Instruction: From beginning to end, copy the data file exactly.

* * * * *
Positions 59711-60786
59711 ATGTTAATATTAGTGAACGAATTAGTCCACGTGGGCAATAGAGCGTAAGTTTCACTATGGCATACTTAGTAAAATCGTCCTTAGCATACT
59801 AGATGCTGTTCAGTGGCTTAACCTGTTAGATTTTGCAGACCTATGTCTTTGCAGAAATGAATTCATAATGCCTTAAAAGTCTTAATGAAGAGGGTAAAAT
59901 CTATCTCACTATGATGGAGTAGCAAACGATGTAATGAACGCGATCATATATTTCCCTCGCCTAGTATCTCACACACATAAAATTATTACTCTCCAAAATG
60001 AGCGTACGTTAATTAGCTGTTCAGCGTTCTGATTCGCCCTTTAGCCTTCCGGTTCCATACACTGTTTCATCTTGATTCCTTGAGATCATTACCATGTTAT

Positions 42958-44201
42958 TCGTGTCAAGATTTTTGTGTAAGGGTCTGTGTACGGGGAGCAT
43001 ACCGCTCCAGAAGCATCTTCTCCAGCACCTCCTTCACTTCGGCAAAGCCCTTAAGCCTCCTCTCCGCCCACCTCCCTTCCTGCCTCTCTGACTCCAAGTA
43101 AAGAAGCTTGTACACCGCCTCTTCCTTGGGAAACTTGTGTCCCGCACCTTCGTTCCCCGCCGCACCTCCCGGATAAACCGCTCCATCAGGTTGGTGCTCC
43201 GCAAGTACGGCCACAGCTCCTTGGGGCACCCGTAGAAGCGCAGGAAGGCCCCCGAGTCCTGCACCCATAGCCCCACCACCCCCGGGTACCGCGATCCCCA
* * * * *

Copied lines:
Positions 59711-60786
59711 ATGTTAATATTAGTGAACGAATTAGTCCACGTGGGCAATAGAGCGTAAGTTTCACTATGGCATACTTAGTAAAATCGTCCTTAGCATACT
59801 AGATGCTGTTCAGTGGCTTAACCTGTTAGATTTTGCAGACCTATGTCTTTGCAGAAATGAATTCATAATGCCTTAAAAGTCTTAATGAAGAGGGTAAAAT
59901 CTATCTCACTATGATGGAGTAGCAAACGATGTAATGAACGCGATCATATATTTCCCTCGCCTAGTATCTCACACACATAAAATTATTACTCTCCAAAATG
60001 AGCGTACGTTAATTAGCTGTTCAGCGTTCTGATTCGCCCTTTAGCCTTCCGGTTCCATACACTGTTTCATCTTGATTCCTTGAGATCATTACCATGTTAT

Positions 42958-44201
42958 TCGTGTCAAGATTTTTGTGTAAGGGTCTGTGTACGGGGAGCAT
43001 ACCGCTCCAGAAGCATCTTCTCCAGCACCTCCTTCACTTCGGCAAAGCCCTTAAGCCTCCTCTCCGCCCACCTCCCTTCCTGCCTCTCTGACTCCAAGTA
43101 AAGAAGCTTGTACACCGCCTCTTCCTTGGGAAACTTGTGTCCCGCACCTTCGTTCCCCGCCGCACCTCCCGGATAAACCGCTCCATCAGGTTGGTGCTCC
43201 GCAAGTACGGCCACAGCTCCTTGGGGCACCCGTAGAAGCGCAGGAAGGCCCCCGAGTCCTGCACCCATAGCCCCACCACCCCCGGGTACCGCGATCCCCA